If you run into the problem I did, this won’t work and you’ll be asked for an EC2 instance password that doesn’t exist. I found out this was because I initially created the id_rsa-pstam-keypair file as the root user but ran the ssh command as a regular user which was not able to access that keypair. That was easily fixed with sudo chown Paul id_rsa-pstam-keypair but you won’t have this issue if you followed this guide.
Otherwise, you should be logged into your EC2 instance as root over SSH. Now that we’re in, we can tinker with the system however we like and even see what kind of hardware we’re running on, setup FTP and drop a web app into /var/www/localhost/htdocs or whatever. Having full root access in any OS you wish is one of the boons of using Amazon EC2.
Static IP Time
If you plan on running your instance for good, you’ll want a static IP. Let’s get one for you.
Now we just need to tie that IP address to the instance ID of the instance you wish to give a static IP. You can grab the instance ID (not to be confused with the ami-* AMI ID) by running ec2-describe-instances.
In the line below, replace XXX.XXX.XXX.XXX with the IP address you were given above and replace i-yourinstance with your actual instance ID.
ec2-associate-address -i i-yourinstance XXX.XXX.XXX.XXX
Give it a few minutes and your instance will be accessible through that new IP in addition to the longer EC2 URL we were previously using. Please note that if you terminate the instance, the IP does not remain tied to the instance, to the best of my knowledge. Terminating an instance seems to be a nuclear option compared to simply rebooting an instance via regular unix commands over SSH.
Now that the instance has an IP you can setup a domain name with it if you want. The easiest way I’ve found of doing this is through a DNS service like EveryDNS. Just provide your domain name registrar with EveryDNS’s domain name servers, create an EveryDNS account, add your domain and create an A record with your newly associated EC2 instance IP address.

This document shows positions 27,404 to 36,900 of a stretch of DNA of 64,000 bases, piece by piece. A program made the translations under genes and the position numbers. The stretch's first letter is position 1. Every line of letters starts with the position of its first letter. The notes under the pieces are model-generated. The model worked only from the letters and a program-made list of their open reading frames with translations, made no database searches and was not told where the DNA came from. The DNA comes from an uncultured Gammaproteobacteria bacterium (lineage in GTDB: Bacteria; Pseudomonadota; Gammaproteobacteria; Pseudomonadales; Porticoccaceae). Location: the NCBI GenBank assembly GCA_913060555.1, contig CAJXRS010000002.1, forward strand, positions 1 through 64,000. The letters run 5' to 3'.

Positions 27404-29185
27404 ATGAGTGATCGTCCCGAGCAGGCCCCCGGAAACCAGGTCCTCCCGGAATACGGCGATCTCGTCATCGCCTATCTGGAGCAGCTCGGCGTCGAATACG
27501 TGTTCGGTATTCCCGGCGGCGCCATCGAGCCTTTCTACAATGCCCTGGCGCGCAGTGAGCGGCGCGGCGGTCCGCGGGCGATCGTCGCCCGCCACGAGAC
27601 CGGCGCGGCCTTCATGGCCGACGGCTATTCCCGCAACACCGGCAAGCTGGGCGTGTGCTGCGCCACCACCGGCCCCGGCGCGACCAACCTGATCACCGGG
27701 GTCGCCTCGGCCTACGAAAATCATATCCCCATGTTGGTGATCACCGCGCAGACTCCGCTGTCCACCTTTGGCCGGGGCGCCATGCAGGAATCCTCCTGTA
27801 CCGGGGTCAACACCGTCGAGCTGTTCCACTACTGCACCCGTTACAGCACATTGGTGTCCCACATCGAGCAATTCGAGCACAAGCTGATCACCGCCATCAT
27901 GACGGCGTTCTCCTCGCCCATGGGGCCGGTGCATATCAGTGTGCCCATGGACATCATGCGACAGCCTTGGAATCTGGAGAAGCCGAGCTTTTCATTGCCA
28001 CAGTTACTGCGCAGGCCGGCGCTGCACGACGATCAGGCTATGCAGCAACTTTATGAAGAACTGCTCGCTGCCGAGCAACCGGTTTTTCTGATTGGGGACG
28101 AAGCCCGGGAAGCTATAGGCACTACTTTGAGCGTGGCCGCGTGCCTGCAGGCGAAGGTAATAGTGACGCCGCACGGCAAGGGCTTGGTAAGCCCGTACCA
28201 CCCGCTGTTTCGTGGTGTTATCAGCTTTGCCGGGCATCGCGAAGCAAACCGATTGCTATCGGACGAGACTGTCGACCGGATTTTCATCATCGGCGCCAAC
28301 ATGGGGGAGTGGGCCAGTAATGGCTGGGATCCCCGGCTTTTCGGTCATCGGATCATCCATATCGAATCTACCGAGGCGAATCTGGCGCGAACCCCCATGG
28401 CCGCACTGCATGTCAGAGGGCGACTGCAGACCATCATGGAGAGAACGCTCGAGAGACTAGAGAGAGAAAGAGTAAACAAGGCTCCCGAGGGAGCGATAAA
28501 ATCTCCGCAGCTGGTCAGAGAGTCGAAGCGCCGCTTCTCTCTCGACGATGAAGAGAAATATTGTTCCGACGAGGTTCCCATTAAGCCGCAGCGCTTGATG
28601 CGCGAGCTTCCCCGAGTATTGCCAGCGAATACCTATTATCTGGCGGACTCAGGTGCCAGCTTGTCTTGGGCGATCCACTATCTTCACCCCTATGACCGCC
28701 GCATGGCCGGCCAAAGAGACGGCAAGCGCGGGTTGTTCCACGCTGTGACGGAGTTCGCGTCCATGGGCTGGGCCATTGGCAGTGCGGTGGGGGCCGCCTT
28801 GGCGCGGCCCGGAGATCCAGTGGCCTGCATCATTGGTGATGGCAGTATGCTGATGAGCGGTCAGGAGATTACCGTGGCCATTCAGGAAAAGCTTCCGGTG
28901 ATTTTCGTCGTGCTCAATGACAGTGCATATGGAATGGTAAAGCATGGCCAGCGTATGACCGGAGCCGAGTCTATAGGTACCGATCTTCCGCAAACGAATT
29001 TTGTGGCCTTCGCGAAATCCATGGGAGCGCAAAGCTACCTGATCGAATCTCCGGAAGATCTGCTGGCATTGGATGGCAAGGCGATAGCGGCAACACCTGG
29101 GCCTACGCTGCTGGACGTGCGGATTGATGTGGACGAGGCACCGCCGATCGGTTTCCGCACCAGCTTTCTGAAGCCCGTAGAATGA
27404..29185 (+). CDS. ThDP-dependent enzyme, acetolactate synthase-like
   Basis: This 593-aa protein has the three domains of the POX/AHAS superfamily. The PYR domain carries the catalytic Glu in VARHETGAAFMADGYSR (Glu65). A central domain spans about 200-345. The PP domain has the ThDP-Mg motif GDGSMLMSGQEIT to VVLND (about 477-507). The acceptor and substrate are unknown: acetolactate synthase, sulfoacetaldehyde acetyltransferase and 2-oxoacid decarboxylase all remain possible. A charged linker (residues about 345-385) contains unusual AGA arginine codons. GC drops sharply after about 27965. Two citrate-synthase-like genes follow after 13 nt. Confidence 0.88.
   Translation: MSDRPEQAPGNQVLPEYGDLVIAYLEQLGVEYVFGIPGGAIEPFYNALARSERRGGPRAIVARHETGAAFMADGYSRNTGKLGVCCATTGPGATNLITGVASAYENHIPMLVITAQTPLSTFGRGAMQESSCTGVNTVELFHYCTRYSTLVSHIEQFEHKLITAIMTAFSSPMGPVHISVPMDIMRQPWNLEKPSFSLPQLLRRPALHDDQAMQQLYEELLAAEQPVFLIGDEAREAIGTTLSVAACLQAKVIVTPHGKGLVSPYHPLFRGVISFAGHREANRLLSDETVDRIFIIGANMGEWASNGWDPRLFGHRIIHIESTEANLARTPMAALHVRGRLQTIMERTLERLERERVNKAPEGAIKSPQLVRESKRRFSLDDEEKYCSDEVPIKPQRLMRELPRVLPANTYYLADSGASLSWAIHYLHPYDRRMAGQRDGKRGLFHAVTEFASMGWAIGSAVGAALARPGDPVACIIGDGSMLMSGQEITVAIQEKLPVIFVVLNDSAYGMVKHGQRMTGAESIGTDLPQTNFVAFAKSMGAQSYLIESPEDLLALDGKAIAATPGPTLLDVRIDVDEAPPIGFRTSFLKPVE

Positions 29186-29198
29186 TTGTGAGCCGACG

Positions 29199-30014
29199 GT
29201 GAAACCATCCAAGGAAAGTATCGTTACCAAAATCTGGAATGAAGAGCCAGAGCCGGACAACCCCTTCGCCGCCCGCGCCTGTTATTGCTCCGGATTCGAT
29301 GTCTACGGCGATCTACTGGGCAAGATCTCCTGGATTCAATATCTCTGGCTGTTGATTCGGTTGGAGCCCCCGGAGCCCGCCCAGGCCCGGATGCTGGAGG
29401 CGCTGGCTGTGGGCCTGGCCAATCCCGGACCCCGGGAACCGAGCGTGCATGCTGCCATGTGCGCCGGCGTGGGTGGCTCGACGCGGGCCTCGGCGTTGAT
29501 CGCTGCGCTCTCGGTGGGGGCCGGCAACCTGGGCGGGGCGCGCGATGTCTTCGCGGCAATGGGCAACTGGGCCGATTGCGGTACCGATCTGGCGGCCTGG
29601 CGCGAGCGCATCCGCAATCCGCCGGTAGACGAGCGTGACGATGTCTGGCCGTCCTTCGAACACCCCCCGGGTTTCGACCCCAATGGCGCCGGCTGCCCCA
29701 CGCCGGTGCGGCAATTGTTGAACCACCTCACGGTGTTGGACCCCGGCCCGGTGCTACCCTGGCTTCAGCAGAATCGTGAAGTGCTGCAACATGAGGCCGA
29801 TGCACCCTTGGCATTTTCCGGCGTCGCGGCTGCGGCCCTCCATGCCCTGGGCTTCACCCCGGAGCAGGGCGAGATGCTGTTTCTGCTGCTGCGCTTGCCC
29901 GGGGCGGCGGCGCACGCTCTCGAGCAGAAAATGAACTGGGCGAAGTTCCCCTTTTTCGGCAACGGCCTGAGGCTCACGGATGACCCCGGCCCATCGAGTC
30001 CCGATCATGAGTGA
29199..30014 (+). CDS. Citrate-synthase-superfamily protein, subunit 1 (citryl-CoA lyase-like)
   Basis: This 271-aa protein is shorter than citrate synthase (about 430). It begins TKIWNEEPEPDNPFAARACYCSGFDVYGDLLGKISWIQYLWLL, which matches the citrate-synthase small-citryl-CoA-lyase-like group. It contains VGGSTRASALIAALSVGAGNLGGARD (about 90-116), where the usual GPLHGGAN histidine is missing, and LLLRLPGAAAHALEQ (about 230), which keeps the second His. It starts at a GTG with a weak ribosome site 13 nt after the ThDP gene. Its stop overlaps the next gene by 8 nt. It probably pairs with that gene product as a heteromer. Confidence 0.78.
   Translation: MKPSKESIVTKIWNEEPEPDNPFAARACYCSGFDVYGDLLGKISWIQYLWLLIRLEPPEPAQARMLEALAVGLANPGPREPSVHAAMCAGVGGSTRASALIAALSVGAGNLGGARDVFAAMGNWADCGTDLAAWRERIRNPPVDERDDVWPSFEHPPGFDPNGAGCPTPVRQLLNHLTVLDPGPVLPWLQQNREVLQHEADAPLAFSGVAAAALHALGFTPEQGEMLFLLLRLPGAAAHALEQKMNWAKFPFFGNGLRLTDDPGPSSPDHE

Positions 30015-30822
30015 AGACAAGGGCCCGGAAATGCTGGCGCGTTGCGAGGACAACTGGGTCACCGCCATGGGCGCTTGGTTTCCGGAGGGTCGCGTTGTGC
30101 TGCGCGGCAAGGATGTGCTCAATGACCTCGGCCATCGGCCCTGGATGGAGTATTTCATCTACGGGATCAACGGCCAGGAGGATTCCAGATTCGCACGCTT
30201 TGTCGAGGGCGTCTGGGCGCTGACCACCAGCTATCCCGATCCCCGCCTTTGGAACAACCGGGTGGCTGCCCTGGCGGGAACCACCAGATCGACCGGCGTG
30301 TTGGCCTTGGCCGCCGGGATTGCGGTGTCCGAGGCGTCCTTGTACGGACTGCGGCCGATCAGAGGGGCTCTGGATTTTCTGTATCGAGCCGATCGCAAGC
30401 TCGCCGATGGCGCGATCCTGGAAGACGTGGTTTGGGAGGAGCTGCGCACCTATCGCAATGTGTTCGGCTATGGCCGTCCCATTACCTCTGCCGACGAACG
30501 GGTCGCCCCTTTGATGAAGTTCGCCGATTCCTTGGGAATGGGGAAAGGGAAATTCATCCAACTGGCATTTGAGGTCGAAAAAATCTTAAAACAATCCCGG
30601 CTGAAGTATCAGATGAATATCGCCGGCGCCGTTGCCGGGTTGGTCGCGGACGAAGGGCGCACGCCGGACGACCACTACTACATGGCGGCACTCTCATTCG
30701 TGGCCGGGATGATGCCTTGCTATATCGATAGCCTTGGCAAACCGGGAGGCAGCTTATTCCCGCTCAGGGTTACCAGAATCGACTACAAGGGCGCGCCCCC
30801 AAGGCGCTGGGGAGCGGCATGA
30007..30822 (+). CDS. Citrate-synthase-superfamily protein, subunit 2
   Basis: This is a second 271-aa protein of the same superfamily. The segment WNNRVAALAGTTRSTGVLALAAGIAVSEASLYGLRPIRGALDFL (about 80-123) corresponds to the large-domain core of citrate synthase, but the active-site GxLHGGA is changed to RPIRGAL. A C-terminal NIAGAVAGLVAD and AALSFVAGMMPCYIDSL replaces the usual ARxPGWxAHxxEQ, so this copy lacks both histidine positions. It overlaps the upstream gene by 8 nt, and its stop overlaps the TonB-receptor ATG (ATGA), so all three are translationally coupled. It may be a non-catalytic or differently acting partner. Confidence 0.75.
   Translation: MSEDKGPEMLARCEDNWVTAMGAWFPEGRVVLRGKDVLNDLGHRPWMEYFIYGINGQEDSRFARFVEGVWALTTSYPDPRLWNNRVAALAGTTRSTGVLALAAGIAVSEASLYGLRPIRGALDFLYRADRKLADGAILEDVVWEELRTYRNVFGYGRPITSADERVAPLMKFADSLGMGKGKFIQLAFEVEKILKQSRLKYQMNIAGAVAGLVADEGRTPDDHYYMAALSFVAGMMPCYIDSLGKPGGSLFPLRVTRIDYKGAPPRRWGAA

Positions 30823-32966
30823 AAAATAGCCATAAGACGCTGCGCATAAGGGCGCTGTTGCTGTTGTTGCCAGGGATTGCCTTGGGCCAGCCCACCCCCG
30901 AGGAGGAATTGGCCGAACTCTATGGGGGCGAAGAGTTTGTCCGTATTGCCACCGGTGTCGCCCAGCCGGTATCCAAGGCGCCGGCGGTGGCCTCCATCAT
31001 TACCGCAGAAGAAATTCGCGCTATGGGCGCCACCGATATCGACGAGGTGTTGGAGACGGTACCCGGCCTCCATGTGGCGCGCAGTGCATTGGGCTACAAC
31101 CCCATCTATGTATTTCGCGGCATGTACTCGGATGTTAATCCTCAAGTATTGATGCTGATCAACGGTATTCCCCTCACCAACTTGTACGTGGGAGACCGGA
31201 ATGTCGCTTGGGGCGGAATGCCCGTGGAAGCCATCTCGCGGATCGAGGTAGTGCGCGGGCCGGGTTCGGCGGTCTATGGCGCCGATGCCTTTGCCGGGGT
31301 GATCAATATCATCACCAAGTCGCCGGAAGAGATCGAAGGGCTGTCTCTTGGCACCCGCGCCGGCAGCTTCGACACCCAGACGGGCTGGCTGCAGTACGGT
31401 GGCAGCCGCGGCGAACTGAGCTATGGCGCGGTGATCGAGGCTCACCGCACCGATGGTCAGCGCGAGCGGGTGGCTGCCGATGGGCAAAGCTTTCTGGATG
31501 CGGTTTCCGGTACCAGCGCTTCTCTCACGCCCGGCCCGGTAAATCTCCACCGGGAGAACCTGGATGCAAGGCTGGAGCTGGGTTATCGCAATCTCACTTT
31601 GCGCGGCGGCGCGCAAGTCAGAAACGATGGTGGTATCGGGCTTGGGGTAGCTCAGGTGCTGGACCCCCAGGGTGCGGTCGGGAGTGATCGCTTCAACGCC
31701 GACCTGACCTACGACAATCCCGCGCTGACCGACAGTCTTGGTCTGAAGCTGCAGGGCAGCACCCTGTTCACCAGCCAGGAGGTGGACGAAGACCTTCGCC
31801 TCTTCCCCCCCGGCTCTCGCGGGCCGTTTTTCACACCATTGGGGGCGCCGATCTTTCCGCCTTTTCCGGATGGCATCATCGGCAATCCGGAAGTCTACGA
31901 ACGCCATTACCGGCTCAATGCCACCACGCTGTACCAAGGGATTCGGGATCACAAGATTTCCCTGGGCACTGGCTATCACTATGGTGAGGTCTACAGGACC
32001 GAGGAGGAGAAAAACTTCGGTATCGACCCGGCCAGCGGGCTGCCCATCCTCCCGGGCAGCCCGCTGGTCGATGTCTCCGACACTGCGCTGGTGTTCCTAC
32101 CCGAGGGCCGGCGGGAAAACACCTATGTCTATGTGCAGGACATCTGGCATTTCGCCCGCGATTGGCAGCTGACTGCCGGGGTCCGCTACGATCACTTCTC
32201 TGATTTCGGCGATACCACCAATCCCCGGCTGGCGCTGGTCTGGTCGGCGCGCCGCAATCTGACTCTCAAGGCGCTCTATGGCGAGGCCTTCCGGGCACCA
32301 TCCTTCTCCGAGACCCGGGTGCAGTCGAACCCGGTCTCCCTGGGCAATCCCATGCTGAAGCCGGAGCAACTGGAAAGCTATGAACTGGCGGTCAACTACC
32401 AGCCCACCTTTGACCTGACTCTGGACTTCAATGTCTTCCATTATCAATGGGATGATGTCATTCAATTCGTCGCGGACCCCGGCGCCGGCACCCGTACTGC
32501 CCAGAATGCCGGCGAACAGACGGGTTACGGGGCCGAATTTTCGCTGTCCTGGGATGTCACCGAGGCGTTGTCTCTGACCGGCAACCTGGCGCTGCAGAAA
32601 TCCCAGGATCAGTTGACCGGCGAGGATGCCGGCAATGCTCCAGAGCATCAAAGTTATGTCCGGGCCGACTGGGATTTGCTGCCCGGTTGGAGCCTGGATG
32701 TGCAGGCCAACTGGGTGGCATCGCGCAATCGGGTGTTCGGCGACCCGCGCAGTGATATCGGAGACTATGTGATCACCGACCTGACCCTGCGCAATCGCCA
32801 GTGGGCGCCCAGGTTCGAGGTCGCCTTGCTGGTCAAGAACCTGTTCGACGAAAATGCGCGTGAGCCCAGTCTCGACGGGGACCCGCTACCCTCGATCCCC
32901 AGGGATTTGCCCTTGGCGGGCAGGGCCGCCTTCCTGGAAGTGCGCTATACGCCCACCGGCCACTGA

The TTL on EveryDNS seems to be fixed at 3600 so it might take a while for propagation, especially if you’re used to pushing down TTL to 300 when doing DNS work.
Terminating Your EC2 Instance
Killing your instance for good can be done, like every other action, through an EC2 command line tool. This time, it’s the appropriately named ec2-terminate-instances (ec2kill). Just provide it with the instance ID of your instance (get it from running ec2din).
It should return with a “shutting-down” status but you’ll definitely want to check back in a few minutes with ec2-describe-instances to make sure it shutdown successfully and comes up as “terminated”. There are a few cases where instances will hang on shutdown and you will continue to be charged for instance hours.
The Next Step
Now that you’ve successfully launched your first Amazon EC2 instance, you’re ready to begin exploring the endless EC2 possibilities. I’m still learning about taking the next step but overall, EC2 really isn’t something to mess with unless you have quite a bit of sysadmin and development experience. Actually using EC2 as an elastic compute cloud usually involves setting up an instance as a load balancer and giving that instance access to an array of active EC2 instances which it can hand work to. Other hurdles include providing multiple instances access to the same database, using Amazon S3 as a persistent filesystem and employing highly redundant backup systems given the relatively volatile nature of instances.